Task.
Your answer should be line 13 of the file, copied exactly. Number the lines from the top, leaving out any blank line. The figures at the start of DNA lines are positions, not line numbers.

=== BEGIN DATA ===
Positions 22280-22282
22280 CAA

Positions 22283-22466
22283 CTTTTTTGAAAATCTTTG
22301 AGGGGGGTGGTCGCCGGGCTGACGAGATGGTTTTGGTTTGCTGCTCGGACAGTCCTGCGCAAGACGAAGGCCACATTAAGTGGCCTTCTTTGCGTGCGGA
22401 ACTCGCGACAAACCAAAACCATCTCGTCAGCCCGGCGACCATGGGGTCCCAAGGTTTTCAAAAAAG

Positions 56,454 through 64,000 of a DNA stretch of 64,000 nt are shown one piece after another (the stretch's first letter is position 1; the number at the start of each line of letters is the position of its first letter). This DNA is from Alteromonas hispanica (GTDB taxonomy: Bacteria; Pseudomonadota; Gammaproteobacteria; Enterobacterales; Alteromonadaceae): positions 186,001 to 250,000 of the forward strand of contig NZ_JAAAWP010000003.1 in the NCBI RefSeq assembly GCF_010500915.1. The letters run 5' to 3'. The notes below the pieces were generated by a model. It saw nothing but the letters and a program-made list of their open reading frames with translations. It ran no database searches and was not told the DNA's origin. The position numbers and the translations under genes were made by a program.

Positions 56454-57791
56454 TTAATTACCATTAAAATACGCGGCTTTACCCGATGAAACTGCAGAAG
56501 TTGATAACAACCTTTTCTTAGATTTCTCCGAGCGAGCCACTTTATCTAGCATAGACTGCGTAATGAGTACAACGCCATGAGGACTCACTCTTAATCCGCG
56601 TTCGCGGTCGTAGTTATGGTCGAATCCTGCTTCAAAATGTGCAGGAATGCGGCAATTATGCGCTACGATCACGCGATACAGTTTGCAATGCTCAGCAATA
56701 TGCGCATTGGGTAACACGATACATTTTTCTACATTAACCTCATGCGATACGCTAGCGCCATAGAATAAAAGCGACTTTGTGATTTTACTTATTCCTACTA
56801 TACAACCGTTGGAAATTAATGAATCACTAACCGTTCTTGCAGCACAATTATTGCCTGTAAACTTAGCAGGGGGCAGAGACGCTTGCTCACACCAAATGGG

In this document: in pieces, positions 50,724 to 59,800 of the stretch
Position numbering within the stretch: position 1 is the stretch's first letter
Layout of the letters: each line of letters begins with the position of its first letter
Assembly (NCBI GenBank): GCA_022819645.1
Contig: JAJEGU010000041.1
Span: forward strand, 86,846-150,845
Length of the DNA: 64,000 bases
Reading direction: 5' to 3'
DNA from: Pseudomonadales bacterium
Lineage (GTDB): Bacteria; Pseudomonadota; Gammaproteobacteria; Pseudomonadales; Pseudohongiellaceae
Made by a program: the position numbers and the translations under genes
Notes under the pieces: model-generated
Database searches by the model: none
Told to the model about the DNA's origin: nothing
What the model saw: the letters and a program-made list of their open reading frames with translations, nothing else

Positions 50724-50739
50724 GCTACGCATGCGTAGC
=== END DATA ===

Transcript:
56801 TACAACCGTTGGAAATTAATGAATCACTAACCGTTCTTGCAGCACAATTATTGCCTGTAAACTTAGCAGGGGGCAGAGACGCTTGCTCACACCAAATGGG